In order to not feel overwhelmed, it may be useful to set small goals like reading one chapter at a time with subsequent commentary and cross references. My husband has found it useful when studying the Bible to keep one Bible open to the verses that are being studied while using a second Bible to check out all of the cross- references.

I believe that it is also useful to have a good concordance on hand. A Bible dictionary would most likely be very helpful to look up definitions of words with which we are unfamiliar. We don't yet have a very good dictionary for that purpose, but Noah Webster's 1828 Dictionary sometimes proves to be a good source as it has many references to Bible verses included in his definitions of words.

If someone enjoys electronic devices, they can download study Bibles and multiple translations of their Bible on hand held devices like Palm pilots. Some of these programs that can be downloaded include a built in "search/find" that can act as an electronic concordance.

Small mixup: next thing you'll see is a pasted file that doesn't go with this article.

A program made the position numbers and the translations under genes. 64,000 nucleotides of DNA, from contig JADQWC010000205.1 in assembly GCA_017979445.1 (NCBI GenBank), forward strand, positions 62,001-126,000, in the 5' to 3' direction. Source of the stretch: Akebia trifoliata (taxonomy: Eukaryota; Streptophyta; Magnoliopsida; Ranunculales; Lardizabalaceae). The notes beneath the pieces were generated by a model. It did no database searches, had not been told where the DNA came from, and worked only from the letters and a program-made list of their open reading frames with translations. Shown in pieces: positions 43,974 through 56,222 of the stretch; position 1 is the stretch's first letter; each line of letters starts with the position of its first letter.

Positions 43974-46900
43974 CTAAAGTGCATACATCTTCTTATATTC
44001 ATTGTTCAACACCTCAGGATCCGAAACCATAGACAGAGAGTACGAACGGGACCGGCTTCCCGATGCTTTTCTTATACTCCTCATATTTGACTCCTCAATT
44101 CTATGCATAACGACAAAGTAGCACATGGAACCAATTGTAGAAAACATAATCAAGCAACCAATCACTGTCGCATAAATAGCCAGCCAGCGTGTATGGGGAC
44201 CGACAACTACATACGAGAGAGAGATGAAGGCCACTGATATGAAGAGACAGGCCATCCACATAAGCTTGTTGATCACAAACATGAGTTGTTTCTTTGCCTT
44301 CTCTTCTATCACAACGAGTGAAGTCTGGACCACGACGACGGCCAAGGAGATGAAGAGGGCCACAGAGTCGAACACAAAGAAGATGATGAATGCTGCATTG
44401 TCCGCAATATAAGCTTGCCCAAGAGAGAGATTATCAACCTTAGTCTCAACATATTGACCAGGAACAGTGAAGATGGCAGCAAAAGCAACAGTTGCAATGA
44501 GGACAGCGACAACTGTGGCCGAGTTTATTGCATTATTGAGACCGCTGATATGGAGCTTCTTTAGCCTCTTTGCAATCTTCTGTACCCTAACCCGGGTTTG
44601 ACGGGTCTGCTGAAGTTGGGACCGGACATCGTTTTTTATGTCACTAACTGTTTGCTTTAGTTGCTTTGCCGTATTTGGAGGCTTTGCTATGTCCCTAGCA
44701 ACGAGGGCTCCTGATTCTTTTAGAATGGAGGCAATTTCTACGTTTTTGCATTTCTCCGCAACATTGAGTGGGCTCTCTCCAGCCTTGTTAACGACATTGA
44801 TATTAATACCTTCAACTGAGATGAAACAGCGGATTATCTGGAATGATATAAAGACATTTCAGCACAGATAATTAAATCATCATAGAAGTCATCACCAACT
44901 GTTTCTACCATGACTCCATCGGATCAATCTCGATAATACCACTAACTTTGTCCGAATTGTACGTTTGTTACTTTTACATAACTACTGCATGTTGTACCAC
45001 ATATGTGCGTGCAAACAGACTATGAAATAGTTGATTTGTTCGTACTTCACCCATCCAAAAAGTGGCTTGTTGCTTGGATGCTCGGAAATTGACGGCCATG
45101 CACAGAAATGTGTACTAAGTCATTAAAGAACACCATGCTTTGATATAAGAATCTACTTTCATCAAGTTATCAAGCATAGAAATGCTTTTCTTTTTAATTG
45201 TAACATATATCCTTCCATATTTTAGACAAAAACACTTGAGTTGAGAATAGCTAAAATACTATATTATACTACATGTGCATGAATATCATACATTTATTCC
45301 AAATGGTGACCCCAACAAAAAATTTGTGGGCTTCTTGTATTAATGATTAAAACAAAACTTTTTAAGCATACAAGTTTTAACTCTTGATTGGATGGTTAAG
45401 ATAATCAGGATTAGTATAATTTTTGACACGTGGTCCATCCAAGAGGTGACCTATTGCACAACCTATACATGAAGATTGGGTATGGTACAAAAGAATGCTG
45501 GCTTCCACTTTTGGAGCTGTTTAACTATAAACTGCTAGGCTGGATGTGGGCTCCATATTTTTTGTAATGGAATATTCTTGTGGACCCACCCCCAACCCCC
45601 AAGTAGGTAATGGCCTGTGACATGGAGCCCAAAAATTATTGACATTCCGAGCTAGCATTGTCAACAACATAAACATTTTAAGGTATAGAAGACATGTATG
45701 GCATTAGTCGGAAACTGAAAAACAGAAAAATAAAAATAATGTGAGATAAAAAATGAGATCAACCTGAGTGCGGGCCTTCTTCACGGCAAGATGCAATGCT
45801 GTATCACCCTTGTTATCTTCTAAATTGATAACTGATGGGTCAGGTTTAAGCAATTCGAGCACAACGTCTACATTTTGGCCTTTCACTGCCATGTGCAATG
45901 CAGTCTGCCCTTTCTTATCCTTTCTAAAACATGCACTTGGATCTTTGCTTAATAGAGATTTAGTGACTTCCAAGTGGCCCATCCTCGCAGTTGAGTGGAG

I hope that some of these ideas may be helpful to those who wish to dig deeper into God's Word.

Chad said...


Wow; you and your husband should have written this post! Excellent ideas!

I'm actually getting ready to work on a post that has numerous online Bible study materials so you have given me some ideas!

Your input is always appreciated and helpful.